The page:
THE PONTIFICAL ACADEMY OF SOCIAL SCIENCES

Acta

11

Conceptualization of the Person in Social Sciences
Edited by EDMOND MALINVAUD MARY ANN GLENDON

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The Proceedings of the Eleventh Plenary Session of the Pontifical Academy of Social Sciences 18-22 NOVEMBER 2005

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VATICAN CITY 2006

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CONCEPTUALIZATION OF THE PERSON IN SOCIAL SCIENCES

Address The Pontifical Academy of Social Sciences Casina Pio IV, 00120 Vatican City Tel: +39 0669881441 Fax: +39 0669885218 E-mail: social.sciences@acdscience.va

THE PONTIFICAL ACADEMY OF SOCIAL SCIENCES
Acta 11

CONCEPTUALIZATION OF THE PERSON IN SOCIAL SCIENCES
the
PROCEEDINGS

of

the Eleventh Plenary Session of the Pontifical Academy of Social Sciences 18-22 November 2005

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VATICAN CITY 2006

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The opinions expressed with absolute freedom during the presentation of the papers of this meeting, although published by the Academy, represent only the points of view of the participants and not those of the Academy.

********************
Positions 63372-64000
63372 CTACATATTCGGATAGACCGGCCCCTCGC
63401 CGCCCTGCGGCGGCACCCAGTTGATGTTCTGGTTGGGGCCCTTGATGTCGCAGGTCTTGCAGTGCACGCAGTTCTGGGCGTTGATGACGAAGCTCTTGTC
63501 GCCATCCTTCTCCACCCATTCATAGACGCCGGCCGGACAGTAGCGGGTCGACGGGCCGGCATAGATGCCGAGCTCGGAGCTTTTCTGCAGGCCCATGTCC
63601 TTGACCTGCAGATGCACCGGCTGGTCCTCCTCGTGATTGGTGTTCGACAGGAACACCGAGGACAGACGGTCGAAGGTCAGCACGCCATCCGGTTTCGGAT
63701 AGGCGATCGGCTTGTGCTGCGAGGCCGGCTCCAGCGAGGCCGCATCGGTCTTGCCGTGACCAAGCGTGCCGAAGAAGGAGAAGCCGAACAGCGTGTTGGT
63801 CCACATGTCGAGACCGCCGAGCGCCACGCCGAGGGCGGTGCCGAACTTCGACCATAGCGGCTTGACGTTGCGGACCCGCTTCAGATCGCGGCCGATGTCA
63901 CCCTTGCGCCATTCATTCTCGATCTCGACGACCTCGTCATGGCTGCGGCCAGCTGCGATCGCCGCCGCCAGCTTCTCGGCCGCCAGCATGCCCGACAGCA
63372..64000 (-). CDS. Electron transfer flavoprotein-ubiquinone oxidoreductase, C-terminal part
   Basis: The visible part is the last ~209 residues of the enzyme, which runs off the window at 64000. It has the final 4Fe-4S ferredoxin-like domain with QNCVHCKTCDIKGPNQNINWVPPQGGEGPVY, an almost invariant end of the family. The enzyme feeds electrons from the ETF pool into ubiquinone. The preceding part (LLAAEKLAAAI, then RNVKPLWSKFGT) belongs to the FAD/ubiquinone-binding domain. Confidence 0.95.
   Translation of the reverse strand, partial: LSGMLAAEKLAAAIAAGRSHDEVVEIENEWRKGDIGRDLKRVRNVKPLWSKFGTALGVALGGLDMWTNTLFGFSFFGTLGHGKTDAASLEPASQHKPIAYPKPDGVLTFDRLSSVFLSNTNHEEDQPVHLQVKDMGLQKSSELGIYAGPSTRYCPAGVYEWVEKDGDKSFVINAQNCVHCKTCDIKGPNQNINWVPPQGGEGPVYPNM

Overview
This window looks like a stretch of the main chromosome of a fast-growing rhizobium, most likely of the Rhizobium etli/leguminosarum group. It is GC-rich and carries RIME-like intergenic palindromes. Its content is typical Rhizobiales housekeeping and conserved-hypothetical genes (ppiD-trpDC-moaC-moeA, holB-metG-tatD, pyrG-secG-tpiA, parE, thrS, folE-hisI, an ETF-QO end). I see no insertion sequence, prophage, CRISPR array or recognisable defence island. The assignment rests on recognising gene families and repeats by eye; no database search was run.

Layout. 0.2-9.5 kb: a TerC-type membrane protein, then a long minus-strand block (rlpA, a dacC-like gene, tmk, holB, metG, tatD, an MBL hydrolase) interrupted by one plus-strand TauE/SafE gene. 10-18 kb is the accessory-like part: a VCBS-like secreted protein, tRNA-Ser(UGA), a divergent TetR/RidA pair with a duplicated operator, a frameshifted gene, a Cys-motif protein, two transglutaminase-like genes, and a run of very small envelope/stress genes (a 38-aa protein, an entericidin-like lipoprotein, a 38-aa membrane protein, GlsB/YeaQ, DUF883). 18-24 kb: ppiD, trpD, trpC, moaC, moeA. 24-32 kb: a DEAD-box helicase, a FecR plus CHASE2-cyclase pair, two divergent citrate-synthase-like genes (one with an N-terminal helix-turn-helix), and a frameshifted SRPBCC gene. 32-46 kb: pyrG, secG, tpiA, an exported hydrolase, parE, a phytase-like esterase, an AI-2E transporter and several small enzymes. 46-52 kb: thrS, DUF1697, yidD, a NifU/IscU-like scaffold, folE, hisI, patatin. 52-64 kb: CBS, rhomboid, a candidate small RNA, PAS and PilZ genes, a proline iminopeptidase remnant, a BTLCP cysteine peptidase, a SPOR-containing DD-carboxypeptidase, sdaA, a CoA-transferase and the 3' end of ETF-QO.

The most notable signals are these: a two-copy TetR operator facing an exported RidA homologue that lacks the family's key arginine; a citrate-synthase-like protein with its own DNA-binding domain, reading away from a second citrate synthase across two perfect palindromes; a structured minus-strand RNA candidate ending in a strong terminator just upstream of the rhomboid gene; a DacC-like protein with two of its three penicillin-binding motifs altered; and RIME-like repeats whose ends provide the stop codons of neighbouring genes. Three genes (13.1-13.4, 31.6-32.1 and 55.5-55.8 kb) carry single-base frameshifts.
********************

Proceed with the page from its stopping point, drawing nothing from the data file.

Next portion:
Editors of the Proceedings: Prof. EDMOND MALINVAUD Prof. MARY ANN GLENDON

ISBN 88-86726-18-X

© Copyright 2006 THE PONTIFICAL ACADEMY OF SOCIAL SCIENCES VATICAN CITY

Pope Benedict XVI

The Pontifical Academy of Social Sciences, Casina Pio IV

Pope Benedict XVI and the President in the Chapel of Casina Pio IV, 21 Nov. 2005

President Mary Ann Glendon addresses the Holy Father Benedict XVI, 21 Nov. 2005

The Holy Father Benedict XVI addresses the Participants, 21 Nov. 2005

The Holy Father Benedict XVI and the Chancellor H.E. Msgr. Marcelo Sánchez Sorondo, 21 Nov. 2005

Some Participants at the Eleventh Plenary Session, 21 Nov. 2005

Professor Margaret Archer presents her paper, 19 Nov. 2005

CONTENTS

Address of the President to the Holy Father ........................................... XVII Address of Benedict XVI to the Members of the Pontifical Academy of Social Sciences........................................................................................ Report of the President ...........................................................................
XIX XXI

Preface (Edmond Malinvaud)................................................................ XXVI Programme of the Eleventh Plenary Session.......................................... XXVII List of Participants ................................................................................. XXX

SCIENTIFIC PAPERS L’objet de la Session Edmond Malinvaud ............................................................................... PART I – THEOLOGICAL PHILOSOPHICAL BACKGROUND 7 3